President Donald Trump disavows any responsibility for his supporters' violent siege on US Capitol last week, saying his remarks at the time were "appropriate."

US President Trump talks to the media before boarding Marine One on the South Lawn of the White House, Tuesday, on January 12, 2021.
US President Trump talks to the media before boarding Marine One on the South Lawn of the White House, Tuesday, on January 12, 2021. (AP)

US President Donald Trump has disavowed any responsibility for his supporters' rampage on Capitol Hill last week, saying his remarks at the time were "totally appropriate."

"If you read my speech ... what I said was totally appropriate," he told reporters at Joint Base Andrews on Tuesday.

A Capitol police officer died from injuries suffered in the riot, and police shot a woman during the violence. 

Three others died in what authorities said were medical emergencies.

Minutes before his supporters stormed the Capitol, Trump encouraged them to march on the seat of the nation's government where lawmakers were tallying Electoral College votes affirming President-elect Joe Biden's victory. 

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Social media clampdown 'catastrophic mistake'

Trump, for months, had also spread baseless claims that the November election was fraudulent, despite his own administration's findings to the contrary.

As rioters were still in the Capitol, Trump released a video seemingly excusing the events, saying of the rioters: "We love you. You're very special."

Trump also said social media giants like Twitter and Facebook have made a "catastrophic mistake" in banning him for his incendiary comments to a crowd before it invaded Congress.

"They are making a catastrophic mistake... They're dividing and divisive and they're showing something that I've been predicting for a long time," Trump said.

READ MORE: Trump shifts blame on 'Antifa' for US Capitol rampage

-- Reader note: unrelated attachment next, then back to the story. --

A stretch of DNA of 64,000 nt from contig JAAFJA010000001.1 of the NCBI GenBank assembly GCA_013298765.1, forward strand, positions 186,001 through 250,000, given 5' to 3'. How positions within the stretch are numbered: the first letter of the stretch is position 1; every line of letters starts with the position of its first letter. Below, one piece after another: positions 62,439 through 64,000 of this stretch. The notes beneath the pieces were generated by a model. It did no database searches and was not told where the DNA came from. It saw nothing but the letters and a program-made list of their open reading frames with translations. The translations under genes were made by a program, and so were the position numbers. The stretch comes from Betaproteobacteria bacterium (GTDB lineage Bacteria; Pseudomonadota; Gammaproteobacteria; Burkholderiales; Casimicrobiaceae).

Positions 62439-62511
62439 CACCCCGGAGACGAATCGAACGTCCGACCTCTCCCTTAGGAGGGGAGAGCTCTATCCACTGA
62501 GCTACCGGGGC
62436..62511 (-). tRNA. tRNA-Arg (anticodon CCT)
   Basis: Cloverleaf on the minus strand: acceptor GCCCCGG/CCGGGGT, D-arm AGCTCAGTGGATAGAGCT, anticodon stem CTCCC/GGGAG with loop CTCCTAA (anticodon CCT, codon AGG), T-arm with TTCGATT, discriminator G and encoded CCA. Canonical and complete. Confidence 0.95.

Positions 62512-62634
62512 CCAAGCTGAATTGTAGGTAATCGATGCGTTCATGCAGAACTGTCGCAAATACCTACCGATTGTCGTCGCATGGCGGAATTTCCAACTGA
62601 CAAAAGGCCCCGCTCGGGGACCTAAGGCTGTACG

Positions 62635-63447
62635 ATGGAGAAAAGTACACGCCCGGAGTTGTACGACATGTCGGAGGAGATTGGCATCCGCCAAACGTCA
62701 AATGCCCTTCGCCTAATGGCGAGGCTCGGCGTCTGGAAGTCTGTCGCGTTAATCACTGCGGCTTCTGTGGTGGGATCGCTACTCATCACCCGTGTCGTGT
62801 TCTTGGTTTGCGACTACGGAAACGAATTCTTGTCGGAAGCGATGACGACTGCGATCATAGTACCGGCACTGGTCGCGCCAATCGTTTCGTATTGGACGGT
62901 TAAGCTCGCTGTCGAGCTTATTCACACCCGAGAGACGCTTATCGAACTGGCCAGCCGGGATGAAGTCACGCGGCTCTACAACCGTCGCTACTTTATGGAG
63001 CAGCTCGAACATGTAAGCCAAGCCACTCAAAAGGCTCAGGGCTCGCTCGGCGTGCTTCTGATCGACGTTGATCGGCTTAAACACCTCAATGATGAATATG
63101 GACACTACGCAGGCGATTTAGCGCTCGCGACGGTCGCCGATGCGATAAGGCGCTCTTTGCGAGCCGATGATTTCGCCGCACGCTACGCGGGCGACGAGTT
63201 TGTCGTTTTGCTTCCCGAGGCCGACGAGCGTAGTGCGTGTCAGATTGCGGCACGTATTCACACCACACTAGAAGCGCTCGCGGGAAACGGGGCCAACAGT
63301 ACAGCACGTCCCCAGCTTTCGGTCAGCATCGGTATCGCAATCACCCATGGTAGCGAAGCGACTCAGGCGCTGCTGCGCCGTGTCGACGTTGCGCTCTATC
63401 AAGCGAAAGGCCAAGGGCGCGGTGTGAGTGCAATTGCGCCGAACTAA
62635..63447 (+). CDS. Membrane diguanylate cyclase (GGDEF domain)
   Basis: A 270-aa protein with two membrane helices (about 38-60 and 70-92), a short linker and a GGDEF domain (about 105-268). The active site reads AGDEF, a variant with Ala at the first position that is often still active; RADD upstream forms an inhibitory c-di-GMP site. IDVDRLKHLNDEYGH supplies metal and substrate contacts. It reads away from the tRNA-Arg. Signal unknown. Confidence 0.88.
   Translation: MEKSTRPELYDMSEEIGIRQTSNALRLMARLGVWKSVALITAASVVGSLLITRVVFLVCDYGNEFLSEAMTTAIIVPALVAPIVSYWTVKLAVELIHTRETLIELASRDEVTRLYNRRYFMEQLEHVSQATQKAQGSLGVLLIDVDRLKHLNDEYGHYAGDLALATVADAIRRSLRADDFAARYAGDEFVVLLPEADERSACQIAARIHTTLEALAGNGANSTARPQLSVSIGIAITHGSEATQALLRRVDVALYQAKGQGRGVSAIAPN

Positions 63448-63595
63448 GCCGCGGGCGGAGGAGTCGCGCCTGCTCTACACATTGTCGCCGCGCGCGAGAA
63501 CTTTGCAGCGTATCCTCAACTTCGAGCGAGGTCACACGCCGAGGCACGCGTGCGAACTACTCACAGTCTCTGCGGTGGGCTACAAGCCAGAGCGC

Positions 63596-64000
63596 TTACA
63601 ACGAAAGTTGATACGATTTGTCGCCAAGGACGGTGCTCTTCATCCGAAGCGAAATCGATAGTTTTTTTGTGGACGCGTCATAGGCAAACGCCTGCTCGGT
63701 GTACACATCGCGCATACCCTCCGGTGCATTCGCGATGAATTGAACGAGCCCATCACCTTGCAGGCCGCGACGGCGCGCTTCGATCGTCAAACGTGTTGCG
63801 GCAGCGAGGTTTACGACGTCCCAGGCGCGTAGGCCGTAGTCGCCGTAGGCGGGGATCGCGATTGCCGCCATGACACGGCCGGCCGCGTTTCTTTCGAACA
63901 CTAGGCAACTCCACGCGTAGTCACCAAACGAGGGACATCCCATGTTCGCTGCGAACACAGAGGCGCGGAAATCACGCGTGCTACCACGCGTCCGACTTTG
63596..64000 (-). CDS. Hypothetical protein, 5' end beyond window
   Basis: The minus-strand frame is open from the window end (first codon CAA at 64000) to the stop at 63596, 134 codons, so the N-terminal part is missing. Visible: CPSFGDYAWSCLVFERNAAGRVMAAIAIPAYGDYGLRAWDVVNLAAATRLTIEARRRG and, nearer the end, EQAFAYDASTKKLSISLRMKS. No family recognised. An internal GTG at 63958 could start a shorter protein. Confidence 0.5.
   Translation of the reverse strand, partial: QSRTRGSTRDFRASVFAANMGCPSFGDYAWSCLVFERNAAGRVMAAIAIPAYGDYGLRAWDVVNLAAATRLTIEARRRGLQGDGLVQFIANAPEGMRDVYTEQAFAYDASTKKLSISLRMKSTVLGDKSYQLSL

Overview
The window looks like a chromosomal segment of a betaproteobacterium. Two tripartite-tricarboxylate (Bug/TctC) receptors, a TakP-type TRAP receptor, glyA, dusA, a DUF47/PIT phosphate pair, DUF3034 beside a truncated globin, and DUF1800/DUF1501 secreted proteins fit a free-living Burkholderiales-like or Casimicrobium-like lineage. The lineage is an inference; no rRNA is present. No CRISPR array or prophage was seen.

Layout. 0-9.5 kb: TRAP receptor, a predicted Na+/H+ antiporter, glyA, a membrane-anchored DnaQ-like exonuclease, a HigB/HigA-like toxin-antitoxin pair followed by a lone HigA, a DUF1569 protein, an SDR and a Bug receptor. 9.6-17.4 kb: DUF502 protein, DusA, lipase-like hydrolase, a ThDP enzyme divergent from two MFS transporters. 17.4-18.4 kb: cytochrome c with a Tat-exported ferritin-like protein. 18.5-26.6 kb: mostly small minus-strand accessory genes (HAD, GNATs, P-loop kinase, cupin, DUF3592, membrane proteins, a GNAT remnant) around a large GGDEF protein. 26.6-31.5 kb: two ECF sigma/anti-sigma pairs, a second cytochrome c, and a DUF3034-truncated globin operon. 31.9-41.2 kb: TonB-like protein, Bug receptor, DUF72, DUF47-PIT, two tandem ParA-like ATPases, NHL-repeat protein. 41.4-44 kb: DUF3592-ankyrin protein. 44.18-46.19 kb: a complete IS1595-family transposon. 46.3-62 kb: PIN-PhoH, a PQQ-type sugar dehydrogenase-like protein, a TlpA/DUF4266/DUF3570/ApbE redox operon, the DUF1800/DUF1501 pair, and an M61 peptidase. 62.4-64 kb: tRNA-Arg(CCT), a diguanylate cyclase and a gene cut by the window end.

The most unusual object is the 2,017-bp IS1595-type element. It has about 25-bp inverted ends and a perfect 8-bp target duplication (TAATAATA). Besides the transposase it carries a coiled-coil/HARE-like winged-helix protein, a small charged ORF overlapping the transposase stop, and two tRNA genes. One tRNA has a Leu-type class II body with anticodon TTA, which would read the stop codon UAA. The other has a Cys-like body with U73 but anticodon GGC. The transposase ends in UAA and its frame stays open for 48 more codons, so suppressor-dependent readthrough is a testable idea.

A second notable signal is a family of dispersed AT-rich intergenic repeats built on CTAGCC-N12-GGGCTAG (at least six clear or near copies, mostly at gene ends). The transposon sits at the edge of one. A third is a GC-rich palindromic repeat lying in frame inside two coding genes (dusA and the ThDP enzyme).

'I want no violence'

On impeachment, Trump said it's "a really terrible thing that they're doing."

"To continue on this path, I think it's causing tremendous danger to our country, and it's causing tremendous anger," he said. 

"I want no violence. 

The president spoke as he left for Texas to survey the border wall with Mexico. He took no questions.

Impeachment ahead, the House on Tuesday will first try to convince the vice president and Cabinet to act even more quickly to remove Trump from office, warning he is a threat to democracy in the remaining days of his presidency.

House lawmakers are reconvening at the Capitol for the first time since the deadly pro-Trump riot to approve a resolution calling on Vice President Mike Pence to invoke the 25th Amendment to declare the president unable to serve. Pence is not expected to take any such action. The House would next move swiftly to impeach Trump.

READ MORE: The bizarre cast of radical and conspiracy groups that stormed the Capitol

Charge against Trump 

Trump faces a single charge "incitement of insurrection" in the impeachment resolution that the House will begin debating Wednesday, a week before Biden is set to be inaugurated, January 20. 

The unprecedented events, only the first US president to be twice impeached, are unfolding in a nation bracing for more unrest. 

The FBI has warned ominously of potential armed protests in Washington and many states by Trump loyalists ahead of Biden's inauguration. 

In a dark foreshadowing, the Washington Monument was closed to the public and the inauguration ceremony on the west steps of the Capitol will be off-limits to the public.

READ MORE: Shocking, disgraceful and worrying: World reacts to US Capitol Hill riots

Source: TRTWorld and agencies